INTERVIEW: Ghada Amer - 'Being a woman artist makes me sell for less money and closes doors for solo museum shows'
Read our interview with the Egyptian born, French artist featured in the new book Great Women Artists
Ghada Amer moved with her family from Egypt to France at the age of eleven, relocating to the United States in 1995. While studying art at the Villa Arson in Nice, France in the 1980s, she discovered that some painting classes were reserved for male students; this exclusion fuelled her interest in making work about gender and sexuality. Using sewing and embroidery, as well as ceramic, collage and drawing, her mixed-media paintings refer to representations of women in pornography. Amer’s eroticized line drawings have both figurative and abstract elements, her subjects either exposed or obscured to varying degrees among layers of stitched lines.
Her images often contain feminist slogans, which are repeated over the work’s surface. In Portrait with One Earring (below) a female face is partially obscured by overlaid text that reads ‘Do not judge a woman on her knees, you never know how tall she is when she stands’, a quote from Where Pain Thrives (2015) by poet Mie Hansson. This combination of provocative imagery and empowering language sees Amer subverting the idea that women in pornography are simply one-dimensional sexualized beings, but rather thinking subjects too, with inalienable dignity.
Here, the artist who's featured in our new book Great Women Artists, tells us we need to have more women collectors and directors of big art museums, the pivotal artwork so important to her career and why Great Women Artists is a 'beginning' and that normalisation will come soon.
What does it mean to you to be featured in Great Women Artists? Making a book about Women artists acknowledges the fact that Women artists have been erased from art history. This has always been my battleground, so I am happy. I appreciate this acknowledgement but in the same time it bothers me still that women are not just included as artists without any gender specification. I guess it is a beginning and I hope normalisation will come soon.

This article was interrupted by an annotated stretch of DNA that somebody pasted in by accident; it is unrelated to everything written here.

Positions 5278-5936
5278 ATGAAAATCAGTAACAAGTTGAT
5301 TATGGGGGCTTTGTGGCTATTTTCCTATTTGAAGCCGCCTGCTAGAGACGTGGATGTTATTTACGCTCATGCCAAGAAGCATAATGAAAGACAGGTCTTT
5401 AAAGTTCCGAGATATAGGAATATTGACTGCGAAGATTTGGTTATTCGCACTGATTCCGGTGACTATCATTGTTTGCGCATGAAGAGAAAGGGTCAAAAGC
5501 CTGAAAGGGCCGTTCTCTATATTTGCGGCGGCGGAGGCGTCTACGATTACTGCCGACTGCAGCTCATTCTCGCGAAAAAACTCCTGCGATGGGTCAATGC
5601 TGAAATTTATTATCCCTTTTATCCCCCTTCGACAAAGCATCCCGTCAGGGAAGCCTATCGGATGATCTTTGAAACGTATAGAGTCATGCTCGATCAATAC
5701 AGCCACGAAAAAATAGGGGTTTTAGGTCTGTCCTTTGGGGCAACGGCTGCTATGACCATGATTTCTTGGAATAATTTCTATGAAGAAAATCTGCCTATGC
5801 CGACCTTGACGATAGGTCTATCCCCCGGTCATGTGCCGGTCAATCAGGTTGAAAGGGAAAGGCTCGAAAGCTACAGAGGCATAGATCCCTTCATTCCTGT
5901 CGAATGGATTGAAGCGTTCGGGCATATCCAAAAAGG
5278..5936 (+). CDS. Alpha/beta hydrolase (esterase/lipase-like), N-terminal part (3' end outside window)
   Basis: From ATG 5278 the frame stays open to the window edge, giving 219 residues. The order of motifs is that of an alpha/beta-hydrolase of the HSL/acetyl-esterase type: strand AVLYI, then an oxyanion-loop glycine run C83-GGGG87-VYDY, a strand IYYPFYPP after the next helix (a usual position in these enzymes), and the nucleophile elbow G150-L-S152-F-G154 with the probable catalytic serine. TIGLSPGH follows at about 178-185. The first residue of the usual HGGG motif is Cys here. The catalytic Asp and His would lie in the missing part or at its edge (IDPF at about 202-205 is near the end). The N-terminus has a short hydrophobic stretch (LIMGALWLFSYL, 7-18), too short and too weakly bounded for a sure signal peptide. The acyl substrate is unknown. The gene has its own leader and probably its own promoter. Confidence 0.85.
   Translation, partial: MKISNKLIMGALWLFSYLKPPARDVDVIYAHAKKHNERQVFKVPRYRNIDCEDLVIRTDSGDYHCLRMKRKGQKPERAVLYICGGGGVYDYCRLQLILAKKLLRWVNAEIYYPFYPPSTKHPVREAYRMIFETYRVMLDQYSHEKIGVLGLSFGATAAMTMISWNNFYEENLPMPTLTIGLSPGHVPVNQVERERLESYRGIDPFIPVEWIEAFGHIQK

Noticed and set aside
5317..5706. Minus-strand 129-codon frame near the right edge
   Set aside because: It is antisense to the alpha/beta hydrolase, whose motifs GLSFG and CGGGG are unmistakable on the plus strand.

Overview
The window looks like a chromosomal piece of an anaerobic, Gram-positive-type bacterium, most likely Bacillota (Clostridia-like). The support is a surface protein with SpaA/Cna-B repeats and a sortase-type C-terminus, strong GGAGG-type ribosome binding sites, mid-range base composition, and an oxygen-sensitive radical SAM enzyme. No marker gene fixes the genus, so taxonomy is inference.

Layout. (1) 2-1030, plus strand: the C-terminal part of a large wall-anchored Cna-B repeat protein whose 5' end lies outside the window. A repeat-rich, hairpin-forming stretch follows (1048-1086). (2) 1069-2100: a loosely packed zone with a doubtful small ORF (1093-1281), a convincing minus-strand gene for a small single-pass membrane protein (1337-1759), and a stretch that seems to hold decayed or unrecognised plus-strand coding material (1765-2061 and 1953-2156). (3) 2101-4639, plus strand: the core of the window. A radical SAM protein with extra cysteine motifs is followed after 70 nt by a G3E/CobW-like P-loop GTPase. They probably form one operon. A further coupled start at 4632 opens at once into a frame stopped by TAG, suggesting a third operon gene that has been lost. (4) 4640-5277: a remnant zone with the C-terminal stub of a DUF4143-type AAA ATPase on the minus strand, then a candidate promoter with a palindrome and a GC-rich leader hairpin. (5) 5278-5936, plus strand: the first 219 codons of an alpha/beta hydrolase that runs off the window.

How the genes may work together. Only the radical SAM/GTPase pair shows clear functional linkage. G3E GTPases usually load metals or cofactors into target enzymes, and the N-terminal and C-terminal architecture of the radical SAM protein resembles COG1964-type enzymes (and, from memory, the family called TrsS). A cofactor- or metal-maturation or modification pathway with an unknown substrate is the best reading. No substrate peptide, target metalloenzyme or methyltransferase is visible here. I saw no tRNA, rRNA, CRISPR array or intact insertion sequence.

Can you describe one artwork or series from your oeuvre that you feel was pivotal in your career? There are many artworks that have been pivotal. "100 words of Love" is one of them because it made me fall in love with sculpture and because I did not need to use embroidery to express myself.
How has being a woman affected your career? It makes me sell for much less money than if I were a male (and white) and it closes all doors for solo museum shows.
What makes a great artist? Certainly not his gender.
Which other great woman artists inspire you and why? Egyptian singer Oum Kalthoum is my absolute female artist inspiration.
How has the art world’s relationship to women artists changed since you began your career? How could it still improve? It has improved a little bit. We need to have more women collectors and directors of important art museums as well as more women patrons. We need to rewrite all the art history books to show that they have always needed great women artists. Women artists need to be celebrated on the same level as Rodin, Van Gogh, Picasso, Matisse and others.
What advice would you give to emerging female artists entering the art world? Do not say you are a woman. Pretend you are a man, act like one.
The most extensive fully illustrated book of women artists ever published, Great Women Artists reflects an era where art made by women is more prominent than ever. In museums, galleries, and the art market, previously overlooked female artists, past and present, are now gaining recognition and value. Featuring more than 400 artists from more than 50 countries and spanning 500 years of creativity, each artist is represented here by a key artwork and short text. This essential volume reveals a parallel yet equally engaging history of art for an age that champions a greater diversity of voices. Order your copy of Great Women Artists here.